Alison Weissbrot
Oct 18, 2020

The North Face returns to Facebook with inclusive outdoors push

The testimonials, filters and GIFs will run on Instagram, marking a return to the platform for The North Face, which was the first to join the Facebook ad boycott earlier this year.

The North Face returns to Facebook with inclusive outdoors push

The North Face launched a new campaign and fellowship program that focuses on encouraging outdoor exploration.

The campaign commemorates the 10th anniversary of the Explore Fund, The North Face’s grant program that supports nonprofits that help people from all walks of life experience nature.

“We have a responsibility to enable people to get outside, explore and feel welcome in doing so,” said Steve Lesnard, global VP of marketing and product at The North Face.

The fellowship program, called the Explore Fund Council, brings in a diverse panel of experts across film, music and academia to create programs and develop new ways for the fund to support expanding access to the outdoors.

“We wanted to bring in new perspectives,” Lesnard said. “It's really important to challenge ourselves and bring in new thinking.”

Actor and director Lena Waithe and professional climber and director Jimmy Chin are on the founding council, which will focus on addressing racism in travel and exploration.

Communities of color are three times more likely to live in nature-deprived places, and face racism when they want to get outside and explore, Lesnard said.

The program will run annually with a new panel of experts focused on a specific issue identified yearly. This year’s program will focus on racism, for obvious reasons.

“We saw what was going on with COVID, the environment and social and racial injustice and thought that was just disturbing and not good enough,” Lesnard said. “It was really important to come out of this with a call to action.”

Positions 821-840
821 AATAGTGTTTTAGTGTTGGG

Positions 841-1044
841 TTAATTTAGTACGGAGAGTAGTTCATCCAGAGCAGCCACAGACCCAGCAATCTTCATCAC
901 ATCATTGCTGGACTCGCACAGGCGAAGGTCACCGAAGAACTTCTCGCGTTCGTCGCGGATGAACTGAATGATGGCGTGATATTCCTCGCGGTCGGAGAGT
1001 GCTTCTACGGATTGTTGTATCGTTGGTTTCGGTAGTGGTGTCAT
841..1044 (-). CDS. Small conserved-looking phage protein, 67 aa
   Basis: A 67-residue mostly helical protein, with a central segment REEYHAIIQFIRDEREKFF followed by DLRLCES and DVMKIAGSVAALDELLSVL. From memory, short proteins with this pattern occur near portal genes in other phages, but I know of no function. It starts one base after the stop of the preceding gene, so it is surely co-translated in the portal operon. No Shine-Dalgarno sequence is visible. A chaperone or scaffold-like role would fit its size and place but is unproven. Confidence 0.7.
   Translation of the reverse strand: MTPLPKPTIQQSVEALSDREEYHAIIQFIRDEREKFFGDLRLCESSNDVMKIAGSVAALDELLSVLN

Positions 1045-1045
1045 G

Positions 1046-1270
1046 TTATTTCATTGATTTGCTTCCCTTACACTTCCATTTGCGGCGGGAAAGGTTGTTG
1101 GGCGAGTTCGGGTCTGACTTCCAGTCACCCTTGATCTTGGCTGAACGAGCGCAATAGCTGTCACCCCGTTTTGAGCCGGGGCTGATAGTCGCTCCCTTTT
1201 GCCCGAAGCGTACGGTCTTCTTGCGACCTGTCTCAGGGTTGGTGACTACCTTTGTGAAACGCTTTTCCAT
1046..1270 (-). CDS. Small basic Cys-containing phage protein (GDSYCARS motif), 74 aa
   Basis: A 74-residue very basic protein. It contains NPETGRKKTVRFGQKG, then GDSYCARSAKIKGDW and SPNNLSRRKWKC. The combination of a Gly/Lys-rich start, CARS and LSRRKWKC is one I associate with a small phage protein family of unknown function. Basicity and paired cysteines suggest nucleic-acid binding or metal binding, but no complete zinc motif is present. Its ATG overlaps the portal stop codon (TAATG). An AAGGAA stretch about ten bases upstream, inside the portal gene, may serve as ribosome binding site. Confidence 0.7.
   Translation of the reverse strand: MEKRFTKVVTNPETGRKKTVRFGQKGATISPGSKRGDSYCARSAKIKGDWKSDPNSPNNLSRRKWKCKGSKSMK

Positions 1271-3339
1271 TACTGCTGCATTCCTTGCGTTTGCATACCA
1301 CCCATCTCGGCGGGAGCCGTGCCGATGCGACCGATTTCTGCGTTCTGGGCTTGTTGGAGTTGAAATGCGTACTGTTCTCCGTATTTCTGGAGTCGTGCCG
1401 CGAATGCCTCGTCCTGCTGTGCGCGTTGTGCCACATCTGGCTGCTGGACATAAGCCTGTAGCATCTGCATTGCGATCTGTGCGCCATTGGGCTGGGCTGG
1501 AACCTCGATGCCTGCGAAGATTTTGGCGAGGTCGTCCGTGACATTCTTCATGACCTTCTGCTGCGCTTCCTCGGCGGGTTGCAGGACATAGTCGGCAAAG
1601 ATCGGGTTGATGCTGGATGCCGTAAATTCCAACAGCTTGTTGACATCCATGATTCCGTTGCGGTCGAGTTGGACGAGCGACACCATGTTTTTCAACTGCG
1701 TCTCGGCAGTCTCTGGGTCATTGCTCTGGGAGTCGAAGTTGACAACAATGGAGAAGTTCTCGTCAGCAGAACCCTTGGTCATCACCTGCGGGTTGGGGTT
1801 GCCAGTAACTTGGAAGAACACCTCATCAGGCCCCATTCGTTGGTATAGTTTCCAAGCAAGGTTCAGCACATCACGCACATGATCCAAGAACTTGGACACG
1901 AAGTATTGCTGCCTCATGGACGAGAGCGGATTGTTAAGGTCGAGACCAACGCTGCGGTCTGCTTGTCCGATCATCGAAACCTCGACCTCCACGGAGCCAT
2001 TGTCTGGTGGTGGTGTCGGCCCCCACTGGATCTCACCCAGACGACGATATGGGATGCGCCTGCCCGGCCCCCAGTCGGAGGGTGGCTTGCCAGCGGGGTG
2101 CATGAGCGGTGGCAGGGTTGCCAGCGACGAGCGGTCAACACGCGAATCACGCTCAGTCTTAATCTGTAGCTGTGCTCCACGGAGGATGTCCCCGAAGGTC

The fund will be supported by a brand campaign from The North Face, Reset Your Normal, by Sid Lee, that leans into its belief that this normal is no longer good enough.

The campaign is supported by a hero spot, narrated by Waithe and including a new song by Aloe Blacc, My Way, written during the Black Lives Matter movement this summer.

The campaign also includes testimonials from The North Face athletes pledging their commitment to exploration, as well as AR filters and GIFs that allow people to share their own pledges, and a TikTok challenge that encourages people to go outside.

The testimonials, filters and GIFs will run on Instagram, marking a return to the platform for The North Face, which was the first to join the Facebook ad boycott this summer. Instagram is owned by Facebook.

The North Face has returned to spending on Facebook’s platforms since the boycott, but is continuing to have “intense dialogues” about how to fix its problems, Lesnard said.

“We pivoted completely for two months, and we were blown away that we played a small role in a movement that made Facebook notice,” he said.

A lot of brands are searching for purpose these days, but The North Face believes it was able to authentically stand behind the boycott, and its new campaign, because of its commitment to equity through the Explore Fund over the past decade.

“When the NAACP asked brands to support their stance, it was an easy move for us to make,” Lesnard said.

The North Face is pleased with the engagement it sees from Facebook on the issue since the boycott and notes progress such as Facebook’s recent moves to remove anti-vax content and Holocaust denials.

“With the scale of the community they have, it's not moving as fast as we wanted,” Lesnard said. “But we decided to go back and partner with them to drive change.”

The North Face is owned by VF Corporation, which also owns brands including Vans and Timberland.

Correction: This story previously misstated that Color of Change reached out to The North Face about the Facebook ad boycott, not NAACP. 

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